South Africa rail workers on strike, commuters stranded

By Lucia Mutikani

JOHANNESBURG – Thousands of workers at South African rail and logistics group Transnet began a one-day nationwide strike on Monday, disrupting train services and leaving commuters stranded, a union official said.

“The strike has starte

d on a highly successful note,” said Randall Howard, general secretary of trade union Satawu. “From the response we have received from all the metropolitan areas, it is clear that train services have been severely affected.”

Four unions, representing 50,000 of state-owned Transnet’s 85,000-strong workforce, are protesting against the group’s restructuring programme, which could see the sale of non-core assets worth about 7.7 billion rand (US$1.23 billion).

They say the process could cost 30,000 jobs. Local media reported that only 30 percent of the country’s trains were operating. Trains are the main mode of transport for millions of South Africa’s poor workers.

The four unions held staggered work stoppages across the country last month that analysts estimated cost the country 100 million rand a day.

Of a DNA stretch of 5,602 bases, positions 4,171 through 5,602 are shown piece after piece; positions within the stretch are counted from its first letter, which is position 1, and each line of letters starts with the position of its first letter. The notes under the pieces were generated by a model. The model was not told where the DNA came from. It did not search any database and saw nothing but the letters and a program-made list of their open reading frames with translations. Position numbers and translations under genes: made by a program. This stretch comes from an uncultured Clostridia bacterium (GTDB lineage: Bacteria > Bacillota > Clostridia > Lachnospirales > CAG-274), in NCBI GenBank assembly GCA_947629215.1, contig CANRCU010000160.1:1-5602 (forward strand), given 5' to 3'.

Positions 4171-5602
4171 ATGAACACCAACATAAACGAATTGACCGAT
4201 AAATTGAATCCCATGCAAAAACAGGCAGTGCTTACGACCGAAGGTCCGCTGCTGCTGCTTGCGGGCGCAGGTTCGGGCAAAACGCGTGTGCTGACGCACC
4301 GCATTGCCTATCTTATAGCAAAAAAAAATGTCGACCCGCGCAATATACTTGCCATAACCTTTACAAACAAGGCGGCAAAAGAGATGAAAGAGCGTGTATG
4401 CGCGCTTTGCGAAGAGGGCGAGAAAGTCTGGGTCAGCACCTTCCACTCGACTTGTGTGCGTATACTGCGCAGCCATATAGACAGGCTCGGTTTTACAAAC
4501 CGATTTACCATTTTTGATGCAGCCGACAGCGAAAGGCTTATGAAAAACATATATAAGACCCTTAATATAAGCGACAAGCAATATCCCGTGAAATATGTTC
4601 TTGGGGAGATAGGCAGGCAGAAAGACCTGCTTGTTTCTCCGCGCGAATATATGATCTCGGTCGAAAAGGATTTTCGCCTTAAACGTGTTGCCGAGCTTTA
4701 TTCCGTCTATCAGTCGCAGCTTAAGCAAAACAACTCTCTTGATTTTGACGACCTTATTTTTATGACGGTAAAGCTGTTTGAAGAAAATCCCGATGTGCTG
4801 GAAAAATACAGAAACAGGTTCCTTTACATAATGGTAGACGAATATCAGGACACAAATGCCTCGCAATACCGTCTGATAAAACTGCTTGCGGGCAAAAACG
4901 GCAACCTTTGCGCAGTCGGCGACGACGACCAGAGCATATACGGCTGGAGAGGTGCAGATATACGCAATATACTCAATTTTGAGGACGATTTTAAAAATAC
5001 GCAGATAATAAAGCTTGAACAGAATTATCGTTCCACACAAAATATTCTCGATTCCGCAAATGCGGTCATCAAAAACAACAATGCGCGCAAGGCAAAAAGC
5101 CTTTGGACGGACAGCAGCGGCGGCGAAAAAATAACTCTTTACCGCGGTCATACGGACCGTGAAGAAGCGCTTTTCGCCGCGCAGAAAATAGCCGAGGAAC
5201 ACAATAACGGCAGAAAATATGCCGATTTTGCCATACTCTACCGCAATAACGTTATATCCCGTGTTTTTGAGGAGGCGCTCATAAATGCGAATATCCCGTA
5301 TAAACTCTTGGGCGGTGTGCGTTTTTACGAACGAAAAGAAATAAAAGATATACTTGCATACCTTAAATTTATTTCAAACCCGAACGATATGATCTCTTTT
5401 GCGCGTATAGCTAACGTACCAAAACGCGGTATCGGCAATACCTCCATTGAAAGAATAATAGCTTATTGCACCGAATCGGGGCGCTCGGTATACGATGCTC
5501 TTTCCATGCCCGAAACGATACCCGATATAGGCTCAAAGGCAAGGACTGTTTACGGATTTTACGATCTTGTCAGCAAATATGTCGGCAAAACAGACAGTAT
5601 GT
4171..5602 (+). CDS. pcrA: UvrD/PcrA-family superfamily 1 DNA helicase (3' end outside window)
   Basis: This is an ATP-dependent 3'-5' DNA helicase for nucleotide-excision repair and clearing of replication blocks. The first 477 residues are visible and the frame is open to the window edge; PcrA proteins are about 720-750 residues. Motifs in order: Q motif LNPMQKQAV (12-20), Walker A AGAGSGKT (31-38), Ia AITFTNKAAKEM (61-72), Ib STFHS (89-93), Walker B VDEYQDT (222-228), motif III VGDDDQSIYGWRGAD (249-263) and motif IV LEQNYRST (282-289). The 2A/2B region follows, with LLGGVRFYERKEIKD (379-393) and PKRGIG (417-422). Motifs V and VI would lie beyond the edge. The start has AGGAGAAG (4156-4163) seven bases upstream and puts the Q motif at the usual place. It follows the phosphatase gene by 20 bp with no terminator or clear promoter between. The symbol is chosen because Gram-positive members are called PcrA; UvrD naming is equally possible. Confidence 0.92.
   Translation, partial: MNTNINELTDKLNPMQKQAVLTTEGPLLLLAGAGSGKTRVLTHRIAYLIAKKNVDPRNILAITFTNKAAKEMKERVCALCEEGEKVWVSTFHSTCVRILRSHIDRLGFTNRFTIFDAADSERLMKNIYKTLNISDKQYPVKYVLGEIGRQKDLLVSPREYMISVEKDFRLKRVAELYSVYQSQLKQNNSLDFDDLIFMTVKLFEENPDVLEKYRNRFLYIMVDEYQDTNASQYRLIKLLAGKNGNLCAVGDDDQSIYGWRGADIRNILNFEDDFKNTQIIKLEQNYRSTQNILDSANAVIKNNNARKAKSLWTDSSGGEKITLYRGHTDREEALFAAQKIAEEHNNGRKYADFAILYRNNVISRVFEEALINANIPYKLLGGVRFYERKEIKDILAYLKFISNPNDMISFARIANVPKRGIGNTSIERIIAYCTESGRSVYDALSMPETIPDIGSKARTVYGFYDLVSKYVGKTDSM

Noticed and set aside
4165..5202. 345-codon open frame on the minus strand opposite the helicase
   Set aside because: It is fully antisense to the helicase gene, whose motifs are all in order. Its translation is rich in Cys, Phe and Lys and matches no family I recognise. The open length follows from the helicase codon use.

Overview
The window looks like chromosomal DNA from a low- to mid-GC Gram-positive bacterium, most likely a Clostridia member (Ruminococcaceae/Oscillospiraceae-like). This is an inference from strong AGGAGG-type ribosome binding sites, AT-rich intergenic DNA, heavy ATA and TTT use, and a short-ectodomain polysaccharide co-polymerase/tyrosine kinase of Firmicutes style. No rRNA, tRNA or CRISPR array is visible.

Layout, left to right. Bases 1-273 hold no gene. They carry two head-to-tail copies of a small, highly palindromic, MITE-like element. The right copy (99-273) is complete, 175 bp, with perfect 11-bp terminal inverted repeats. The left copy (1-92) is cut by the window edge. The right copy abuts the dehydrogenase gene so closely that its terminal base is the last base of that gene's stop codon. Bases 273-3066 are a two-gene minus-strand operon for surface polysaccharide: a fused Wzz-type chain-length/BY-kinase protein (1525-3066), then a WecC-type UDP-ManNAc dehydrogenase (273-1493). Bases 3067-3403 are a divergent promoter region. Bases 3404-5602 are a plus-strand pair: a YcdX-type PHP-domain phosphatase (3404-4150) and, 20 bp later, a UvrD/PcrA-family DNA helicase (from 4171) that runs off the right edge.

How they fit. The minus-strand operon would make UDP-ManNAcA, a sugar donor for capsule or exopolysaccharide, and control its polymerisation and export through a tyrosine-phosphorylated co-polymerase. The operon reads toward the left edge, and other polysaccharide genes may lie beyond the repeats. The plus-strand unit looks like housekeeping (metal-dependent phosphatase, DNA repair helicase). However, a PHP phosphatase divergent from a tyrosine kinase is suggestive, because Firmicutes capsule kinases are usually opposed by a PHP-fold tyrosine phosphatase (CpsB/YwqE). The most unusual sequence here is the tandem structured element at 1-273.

Although there were no early reports on the impact on port operations, Howard said disruptions were expected, particularly at the Durban container terminal — Africa’s busiest harbour.

“We don’t have any reports from the ports yet, but we are confident that our members have not turned up for duty. There will definitely be an impact,” said Howard.

Severe disruptions to the ports could hit the export sector, which accounts for about a third of the country’s gross domestic product (GDP).

The Business Day newspaper quoted economists as saying that growth in the first quarter could slow to below 3 percent because of the strikes and power cuts. The economy grew by 3.3 percent in the fourth quarter of 2005.

The government, seeking to raise economic growth to 6 percent by 2010 from about 4.9 percent now, to halve unemployment and poverty, has identified Transnet as one of the vehicles to achieve this goal.

Transnet is to spend about 40 billion rand over five years on infrastructure, and will sell non-core assets to enable it to become a focused freight transport company.

Howard said the unions had no intention of resuming negotiations with Transnet.

“We are not going to return to the table until they change their attitude. This is a one day national strike, we will assess the situation and decide the way forward,” said Howard.